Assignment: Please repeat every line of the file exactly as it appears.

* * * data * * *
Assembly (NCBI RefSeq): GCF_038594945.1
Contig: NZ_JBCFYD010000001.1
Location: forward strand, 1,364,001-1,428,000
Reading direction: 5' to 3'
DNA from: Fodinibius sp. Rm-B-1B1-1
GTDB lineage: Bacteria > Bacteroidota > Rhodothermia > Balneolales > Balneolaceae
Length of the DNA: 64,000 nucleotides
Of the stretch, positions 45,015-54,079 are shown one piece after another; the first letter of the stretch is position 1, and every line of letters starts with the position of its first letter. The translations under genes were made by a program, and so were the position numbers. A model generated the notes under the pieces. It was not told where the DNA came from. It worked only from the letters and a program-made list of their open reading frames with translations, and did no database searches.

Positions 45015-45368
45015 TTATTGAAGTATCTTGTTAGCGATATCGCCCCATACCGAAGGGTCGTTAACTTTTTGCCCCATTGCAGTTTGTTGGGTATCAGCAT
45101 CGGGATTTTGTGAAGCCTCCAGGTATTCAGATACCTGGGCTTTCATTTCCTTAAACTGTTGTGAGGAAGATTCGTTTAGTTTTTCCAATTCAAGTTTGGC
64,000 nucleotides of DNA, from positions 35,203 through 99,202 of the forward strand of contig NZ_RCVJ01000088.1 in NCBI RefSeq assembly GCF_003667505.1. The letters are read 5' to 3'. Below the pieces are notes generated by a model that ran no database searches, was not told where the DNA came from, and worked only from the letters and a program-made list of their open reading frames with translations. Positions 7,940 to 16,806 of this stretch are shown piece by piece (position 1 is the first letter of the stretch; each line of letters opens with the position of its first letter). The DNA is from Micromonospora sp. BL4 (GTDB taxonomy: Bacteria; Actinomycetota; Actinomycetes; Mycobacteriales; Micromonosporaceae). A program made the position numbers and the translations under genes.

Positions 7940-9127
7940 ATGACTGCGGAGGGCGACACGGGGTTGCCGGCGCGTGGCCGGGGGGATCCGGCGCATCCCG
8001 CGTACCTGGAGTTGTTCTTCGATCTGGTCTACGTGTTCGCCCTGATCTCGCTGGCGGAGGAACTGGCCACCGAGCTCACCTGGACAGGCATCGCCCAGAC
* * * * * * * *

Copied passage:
Assembly (NCBI RefSeq): GCF_038594945.1
Contig: NZ_JBCFYD010000001.1
Location: forward strand, 1,364,001-1,428,000
Reading direction: 5' to 3'
DNA from: Fodinibius sp. Rm-B-1B1-1
GTDB lineage: Bacteria > Bacteroidota > Rhodothermia > Balneolales > Balneolaceae
Length of the DNA: 64,000 nucleotides
Of the stretch, positions 45,015-54,079 are shown one piece after another; the first letter of the stretch is position 1, and every line of letters starts with the position of its first letter. The translations under genes were made by a program, and so were the position numbers. A model generated the notes under the pieces. It was not told where the DNA came from. It worked only from the letters and a program-made list of their open reading frames with translations, and did no database searches.

Positions 45015-45368
45015 TTATTGAAGTATCTTGTTAGCGATATCGCCCCATACCGAAGGGTCGTTAACTTTTTGCCCCATTGCAGTTTGTTGGGTATCAGCAT
45101 CGGGATTTTGTGAAGCCTCCAGGTATTCAGATACCTGGGCTTTCATTTCCTTAAACTGTTGTGAGGAAGATTCGTTTAGTTTTTCCAATTCAAGTTTGGC
64,000 nucleotides of DNA, from positions 35,203 through 99,202 of the forward strand of contig NZ_RCVJ01000088.1 in NCBI RefSeq assembly GCF_003667505.1. The letters are read 5' to 3'. Below the pieces are notes generated by a model that ran no database searches, was not told where the DNA came from, and worked only from the letters and a program-made list of their open reading frames with translations. Positions 7,940 to 16,806 of this stretch are shown piece by piece (position 1 is the first letter of the stretch; each line of letters opens with the position of its first letter). The DNA is from Micromonospora sp. BL4 (GTDB taxonomy: Bacteria; Actinomycetota; Actinomycetes; Mycobacteriales; Micromonosporaceae). A program made the position numbers and the translations under genes.

Positions 7940-9127
7940 ATGACTGCGGAGGGCGACACGGGGTTGCCGGCGCGTGGCCGGGGGGATCCGGCGCATCCCG
8001 CGTACCTGGAGTTGTTCTTCGATCTGGTCTACGTGTTCGCCCTGATCTCGCTGGCGGAGGAACTGGCCACCGAGCTCACCTGGACAGGCATCGCCCAGAC